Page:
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Foreign Aid in the Aftermath of Large Natural Disasters

Author

Listed:
  • Oscar Becerra
  • Eduardo A. Cavallo
  • Ilan Noy

Abstract

This paper examines Official Development Assistance (ODA) in the aftermath of large natural disasters between 1970 and 2008. Using an event-study approach, the paper finds that while the median increase in ODA is 18 percent compared to pre-disaster flows, the typical surge is small in relation to the size of the affected economies. Moreover, aid surges typically cover only 3 percent of the total estimated economic damages caused by the disasters. The main determinants of post-disaster aid surges are found to be the intensity of the event itself and the recipient country's characteristics such as level of development, country size and stock of foreign reserves. The paper does not find evidence that political considerations or strategic behavior on the part of donors determine the size of post-disaster aid surges.

Suggested Citation

  • Oscar Becerra & Eduardo A. Cavallo & Ilan Noy, 2012. "Foreign Aid in the Aftermath of Large Natural Disasters," IDB Publications (Working Papers) 4056, Inter-American Development Bank.
  • Handle: RePEc:idb:brikps:4056
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    References listed on IDEAS

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    1. Tijen Demirel-Pegg & James Moskowitz, 2009. "US Aid Allocation: The Nexus of Human Rights, Democracy, and Development," Journal of Peace Research, Peace Research Institute Oslo, vol. 46(2), pages 181-198, March.
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    7. Raschky, Paul A. & Schwindt, Manijeh, 2012. "On the channel and type of aid: The case of international disaster assistance," European Journal of Political Economy, Elsevier, vol. 28(1), pages 119-131.
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    Full references (including those not matched with items on IDEAS)

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    Cited by:

    1. Cécile Couharde & Rémi Generoso, 2015. "Hydro-climatic thresholds and economic growth reversals in developing countries: an empirical investigation," EconomiX Working Papers 2015-26, University of Paris Nanterre, EconomiX.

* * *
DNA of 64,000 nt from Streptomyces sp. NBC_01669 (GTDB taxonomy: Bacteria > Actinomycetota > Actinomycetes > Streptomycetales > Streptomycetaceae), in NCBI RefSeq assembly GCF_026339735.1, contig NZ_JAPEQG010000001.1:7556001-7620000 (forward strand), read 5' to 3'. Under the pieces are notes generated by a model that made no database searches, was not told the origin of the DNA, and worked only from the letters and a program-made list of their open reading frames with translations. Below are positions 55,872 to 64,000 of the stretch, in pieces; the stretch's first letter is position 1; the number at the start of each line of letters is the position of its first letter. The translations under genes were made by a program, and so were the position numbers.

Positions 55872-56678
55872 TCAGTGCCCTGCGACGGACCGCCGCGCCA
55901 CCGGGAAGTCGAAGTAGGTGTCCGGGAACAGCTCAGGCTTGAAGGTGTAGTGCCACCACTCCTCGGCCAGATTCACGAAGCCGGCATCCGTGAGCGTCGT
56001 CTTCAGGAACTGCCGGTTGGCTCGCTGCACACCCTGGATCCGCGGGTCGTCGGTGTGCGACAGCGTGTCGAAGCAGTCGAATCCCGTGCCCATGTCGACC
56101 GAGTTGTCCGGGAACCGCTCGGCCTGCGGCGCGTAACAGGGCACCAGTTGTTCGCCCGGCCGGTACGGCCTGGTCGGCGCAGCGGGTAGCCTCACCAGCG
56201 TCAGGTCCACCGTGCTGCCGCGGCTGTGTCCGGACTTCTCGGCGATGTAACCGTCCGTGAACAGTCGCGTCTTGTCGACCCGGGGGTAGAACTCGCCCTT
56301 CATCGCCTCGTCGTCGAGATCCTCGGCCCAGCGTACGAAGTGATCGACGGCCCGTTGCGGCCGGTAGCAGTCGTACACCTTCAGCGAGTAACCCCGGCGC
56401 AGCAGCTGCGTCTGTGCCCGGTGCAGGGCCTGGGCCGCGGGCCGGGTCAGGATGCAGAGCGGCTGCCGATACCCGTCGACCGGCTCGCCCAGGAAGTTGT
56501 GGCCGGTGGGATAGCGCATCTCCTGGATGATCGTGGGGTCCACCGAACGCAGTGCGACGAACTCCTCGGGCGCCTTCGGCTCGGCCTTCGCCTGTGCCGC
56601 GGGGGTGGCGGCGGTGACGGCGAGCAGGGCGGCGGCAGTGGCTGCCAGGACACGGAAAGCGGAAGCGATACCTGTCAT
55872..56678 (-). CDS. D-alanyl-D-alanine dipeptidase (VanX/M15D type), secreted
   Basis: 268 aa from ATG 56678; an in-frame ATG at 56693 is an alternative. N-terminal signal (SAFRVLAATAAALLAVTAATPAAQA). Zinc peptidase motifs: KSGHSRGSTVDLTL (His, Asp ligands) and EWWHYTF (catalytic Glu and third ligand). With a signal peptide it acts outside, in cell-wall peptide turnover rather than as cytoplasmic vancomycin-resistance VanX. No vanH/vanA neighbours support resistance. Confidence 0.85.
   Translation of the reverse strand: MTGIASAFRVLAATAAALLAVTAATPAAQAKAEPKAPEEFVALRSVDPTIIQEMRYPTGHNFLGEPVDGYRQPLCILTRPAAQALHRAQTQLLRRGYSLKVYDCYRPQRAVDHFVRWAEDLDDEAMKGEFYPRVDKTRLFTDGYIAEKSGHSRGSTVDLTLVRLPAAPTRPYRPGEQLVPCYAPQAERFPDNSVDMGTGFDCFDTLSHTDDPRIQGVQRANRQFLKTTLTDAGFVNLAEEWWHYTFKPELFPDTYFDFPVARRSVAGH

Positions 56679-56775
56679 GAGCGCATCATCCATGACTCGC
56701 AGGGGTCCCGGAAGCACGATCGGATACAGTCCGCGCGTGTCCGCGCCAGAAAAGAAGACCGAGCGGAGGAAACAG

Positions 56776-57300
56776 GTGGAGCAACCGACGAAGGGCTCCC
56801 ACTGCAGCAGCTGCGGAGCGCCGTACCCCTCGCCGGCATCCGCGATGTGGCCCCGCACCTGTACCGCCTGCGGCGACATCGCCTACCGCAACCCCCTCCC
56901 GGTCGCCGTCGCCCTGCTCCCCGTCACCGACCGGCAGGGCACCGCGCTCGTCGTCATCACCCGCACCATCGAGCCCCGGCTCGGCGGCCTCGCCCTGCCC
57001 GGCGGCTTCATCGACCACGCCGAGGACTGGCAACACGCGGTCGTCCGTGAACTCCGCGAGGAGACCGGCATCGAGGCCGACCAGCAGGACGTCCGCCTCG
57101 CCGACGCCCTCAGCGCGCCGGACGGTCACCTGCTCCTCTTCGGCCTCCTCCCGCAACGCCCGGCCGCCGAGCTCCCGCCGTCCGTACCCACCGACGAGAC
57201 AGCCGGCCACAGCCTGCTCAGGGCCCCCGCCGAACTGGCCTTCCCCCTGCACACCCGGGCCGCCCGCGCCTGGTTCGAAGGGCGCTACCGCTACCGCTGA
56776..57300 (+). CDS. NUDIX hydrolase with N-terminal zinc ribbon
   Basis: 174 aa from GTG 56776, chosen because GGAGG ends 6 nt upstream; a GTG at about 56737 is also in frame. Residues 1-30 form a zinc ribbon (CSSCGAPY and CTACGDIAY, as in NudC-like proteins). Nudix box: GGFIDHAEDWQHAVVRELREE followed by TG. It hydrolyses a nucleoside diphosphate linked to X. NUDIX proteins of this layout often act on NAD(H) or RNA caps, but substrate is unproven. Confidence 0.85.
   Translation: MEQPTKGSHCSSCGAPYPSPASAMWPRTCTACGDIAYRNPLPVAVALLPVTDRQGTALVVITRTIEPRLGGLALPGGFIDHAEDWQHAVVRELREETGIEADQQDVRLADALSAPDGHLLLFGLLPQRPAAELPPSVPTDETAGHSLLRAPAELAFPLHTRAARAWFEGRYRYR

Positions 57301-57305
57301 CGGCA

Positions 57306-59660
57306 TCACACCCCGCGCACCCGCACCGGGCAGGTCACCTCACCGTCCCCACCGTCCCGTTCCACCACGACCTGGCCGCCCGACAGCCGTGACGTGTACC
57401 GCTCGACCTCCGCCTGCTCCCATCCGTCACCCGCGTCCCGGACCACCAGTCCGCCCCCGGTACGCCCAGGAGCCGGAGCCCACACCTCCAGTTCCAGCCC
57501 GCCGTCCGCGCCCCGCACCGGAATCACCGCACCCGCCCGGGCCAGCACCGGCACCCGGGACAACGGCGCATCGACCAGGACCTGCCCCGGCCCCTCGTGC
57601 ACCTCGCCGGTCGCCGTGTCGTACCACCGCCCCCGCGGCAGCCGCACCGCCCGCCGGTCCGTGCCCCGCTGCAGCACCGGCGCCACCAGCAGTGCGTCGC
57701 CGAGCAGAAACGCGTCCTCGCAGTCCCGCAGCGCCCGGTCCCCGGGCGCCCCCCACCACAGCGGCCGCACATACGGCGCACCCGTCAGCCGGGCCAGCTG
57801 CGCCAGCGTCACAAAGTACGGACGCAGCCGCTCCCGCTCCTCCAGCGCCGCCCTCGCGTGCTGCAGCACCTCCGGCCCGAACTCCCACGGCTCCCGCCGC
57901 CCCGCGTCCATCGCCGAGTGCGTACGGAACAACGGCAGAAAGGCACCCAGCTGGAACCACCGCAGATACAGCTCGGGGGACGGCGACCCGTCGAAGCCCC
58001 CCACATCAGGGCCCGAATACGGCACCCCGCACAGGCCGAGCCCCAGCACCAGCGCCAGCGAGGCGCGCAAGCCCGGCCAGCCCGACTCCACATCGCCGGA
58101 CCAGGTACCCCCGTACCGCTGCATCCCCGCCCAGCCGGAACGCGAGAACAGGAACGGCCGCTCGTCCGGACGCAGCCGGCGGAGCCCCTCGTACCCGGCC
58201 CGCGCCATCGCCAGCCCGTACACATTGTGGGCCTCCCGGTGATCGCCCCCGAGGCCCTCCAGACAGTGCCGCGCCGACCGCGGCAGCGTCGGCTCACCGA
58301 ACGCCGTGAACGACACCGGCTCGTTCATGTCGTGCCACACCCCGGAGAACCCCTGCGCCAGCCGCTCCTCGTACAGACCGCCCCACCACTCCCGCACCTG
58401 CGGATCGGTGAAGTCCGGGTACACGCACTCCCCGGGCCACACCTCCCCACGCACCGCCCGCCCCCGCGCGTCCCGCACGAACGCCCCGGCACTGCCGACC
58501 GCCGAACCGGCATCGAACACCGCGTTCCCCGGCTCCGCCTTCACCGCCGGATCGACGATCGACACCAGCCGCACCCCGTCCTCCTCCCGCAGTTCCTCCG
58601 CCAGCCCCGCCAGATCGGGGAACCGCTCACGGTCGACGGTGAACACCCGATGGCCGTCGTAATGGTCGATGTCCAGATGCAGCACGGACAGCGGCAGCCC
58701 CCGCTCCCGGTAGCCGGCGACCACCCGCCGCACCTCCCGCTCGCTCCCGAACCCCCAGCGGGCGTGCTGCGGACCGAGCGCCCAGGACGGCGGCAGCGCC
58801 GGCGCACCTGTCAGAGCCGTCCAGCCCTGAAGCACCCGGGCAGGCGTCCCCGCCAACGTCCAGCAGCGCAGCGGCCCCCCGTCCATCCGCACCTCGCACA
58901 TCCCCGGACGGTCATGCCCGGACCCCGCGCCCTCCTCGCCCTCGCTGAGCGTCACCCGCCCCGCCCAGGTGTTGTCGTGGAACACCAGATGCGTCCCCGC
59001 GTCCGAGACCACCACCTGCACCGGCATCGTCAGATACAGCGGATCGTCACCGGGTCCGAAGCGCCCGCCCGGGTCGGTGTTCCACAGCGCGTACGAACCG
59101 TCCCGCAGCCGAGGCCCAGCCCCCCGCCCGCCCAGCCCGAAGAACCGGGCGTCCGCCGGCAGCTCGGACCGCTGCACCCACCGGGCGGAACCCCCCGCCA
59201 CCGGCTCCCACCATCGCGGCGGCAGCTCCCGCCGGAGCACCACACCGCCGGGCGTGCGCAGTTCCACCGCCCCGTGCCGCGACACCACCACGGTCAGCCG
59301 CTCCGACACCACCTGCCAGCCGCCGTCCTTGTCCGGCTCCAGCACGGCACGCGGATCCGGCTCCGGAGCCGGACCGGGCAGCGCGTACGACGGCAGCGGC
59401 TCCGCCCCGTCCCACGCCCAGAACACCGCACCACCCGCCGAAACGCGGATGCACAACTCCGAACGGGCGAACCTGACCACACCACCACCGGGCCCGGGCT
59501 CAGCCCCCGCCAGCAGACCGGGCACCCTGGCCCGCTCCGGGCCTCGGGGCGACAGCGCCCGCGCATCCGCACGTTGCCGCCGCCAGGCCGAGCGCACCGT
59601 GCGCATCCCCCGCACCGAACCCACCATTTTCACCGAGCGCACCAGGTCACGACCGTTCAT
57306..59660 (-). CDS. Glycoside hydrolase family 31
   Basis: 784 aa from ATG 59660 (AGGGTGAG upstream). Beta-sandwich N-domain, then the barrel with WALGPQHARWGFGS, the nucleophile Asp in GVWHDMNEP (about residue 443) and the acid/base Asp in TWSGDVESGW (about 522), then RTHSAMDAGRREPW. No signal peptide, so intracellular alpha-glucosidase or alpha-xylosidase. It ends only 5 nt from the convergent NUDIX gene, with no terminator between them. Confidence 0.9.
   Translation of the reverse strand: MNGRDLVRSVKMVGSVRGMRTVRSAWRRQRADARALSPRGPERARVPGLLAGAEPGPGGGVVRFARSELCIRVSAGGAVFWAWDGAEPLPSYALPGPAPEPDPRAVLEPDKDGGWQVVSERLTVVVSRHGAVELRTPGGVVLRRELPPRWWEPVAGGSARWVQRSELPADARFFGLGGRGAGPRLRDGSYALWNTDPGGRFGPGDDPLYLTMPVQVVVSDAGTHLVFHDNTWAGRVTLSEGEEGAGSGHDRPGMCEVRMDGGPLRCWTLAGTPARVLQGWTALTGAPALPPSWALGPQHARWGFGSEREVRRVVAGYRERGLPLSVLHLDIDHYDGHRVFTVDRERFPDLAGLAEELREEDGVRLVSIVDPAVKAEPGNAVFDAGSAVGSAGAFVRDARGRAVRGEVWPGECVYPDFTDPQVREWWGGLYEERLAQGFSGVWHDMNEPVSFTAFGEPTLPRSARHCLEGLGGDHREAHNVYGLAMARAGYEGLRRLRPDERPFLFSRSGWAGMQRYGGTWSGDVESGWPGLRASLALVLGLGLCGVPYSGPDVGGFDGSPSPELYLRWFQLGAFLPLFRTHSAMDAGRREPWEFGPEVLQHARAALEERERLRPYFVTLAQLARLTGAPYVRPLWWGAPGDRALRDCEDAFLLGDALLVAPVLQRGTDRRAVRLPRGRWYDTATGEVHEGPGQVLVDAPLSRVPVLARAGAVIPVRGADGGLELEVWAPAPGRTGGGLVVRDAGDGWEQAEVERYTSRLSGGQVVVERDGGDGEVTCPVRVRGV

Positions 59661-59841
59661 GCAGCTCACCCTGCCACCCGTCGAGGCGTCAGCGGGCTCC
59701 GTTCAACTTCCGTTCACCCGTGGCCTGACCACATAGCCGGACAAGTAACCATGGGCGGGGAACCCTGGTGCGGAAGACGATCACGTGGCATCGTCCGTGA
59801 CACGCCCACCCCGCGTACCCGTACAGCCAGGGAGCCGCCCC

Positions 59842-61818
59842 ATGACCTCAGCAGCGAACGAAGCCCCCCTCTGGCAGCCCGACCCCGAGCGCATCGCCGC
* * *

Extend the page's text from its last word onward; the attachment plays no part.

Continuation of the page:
2. repec:eee:wdevel:v:104:y:2018:i:c:p:65-77 is not listed on IDEAS
    3. Eiji Yamamura & Yoshiro Tsutsui & Fumio Ohtake, 2017. "Altruistic and selfish motivations of charitable giving:Case of the hometown tax donation system in Japan," ISER Discussion Paper 1003, Institute of Social and Economic Research, Osaka University.
    4. De Alwis, Diana & Noy, Ilan, 2016. "Sri Lankan households a decade after the Indian Ocean tsunami," Working Paper Series 5281, Victoria University of Wellington, School of Economics and Finance.
    5. Juncal Cunado & Susana Ferreira, 2014. "The Macroeconomic Impacts of Natural Disasters: The Case of Floods," Land Economics, University of Wisconsin Press, vol. 90(1), pages 149-168.
    6. Kim, Youngwan & Nunnenkamp, Peter & Bagchi, Chandreyee, 2014. "Natural disasters and private donations to NGOs: The effects of being present after the Tsunami in the Indian Ocean," Kiel Working Papers 1890, Kiel Institute for the World Economy (IfW).
    7. Subhani Keerthiratne & Richard S. J. Tol, 2017. "Impact of Natural Disasters on Financial Development," Economics of Disasters and Climate Change, Springer, vol. 1(1), pages 33-54, June.
    8. Goetz von Peter & Sebastian von Dahlen & Sweta C Saxena, 2012. "Unmitigated disasters? New evidence on the macroeconomic cost of natural catastrophes," BIS Working Papers 394, Bank for International Settlements.
    9. Rohan Best & Paul J Burke, 2017. "Macroeconomic impacts of the 2010 earthquake in Haiti," Departmental Working Papers 2017-15, The Australian National University, Arndt-Corden Department of Economics.
    10. repec:eee:wdevel:v:105:y:2018:i:c:p:231-247 is not listed on IDEAS
    11. Joanne Linnerooth-Bayer & Stefan Hochrainer-Stigler, 2015. "Financial instruments for disaster risk management and climate change adaptation," Climatic Change, Springer, vol. 133(1), pages 85-100, November.

    More about this item

    Keywords

    Disasters; Event Study; Official Development Assistance; ODA;

    JEL classification:

    • F35 - International Economics - - International Finance - - - Foreign Aid
    • Q54 - Agricultural and Natural Resource Economics; Environmental and Ecological Economics - - Environmental Economics - - - Climate; Natural Disasters and their Management; Global Warming

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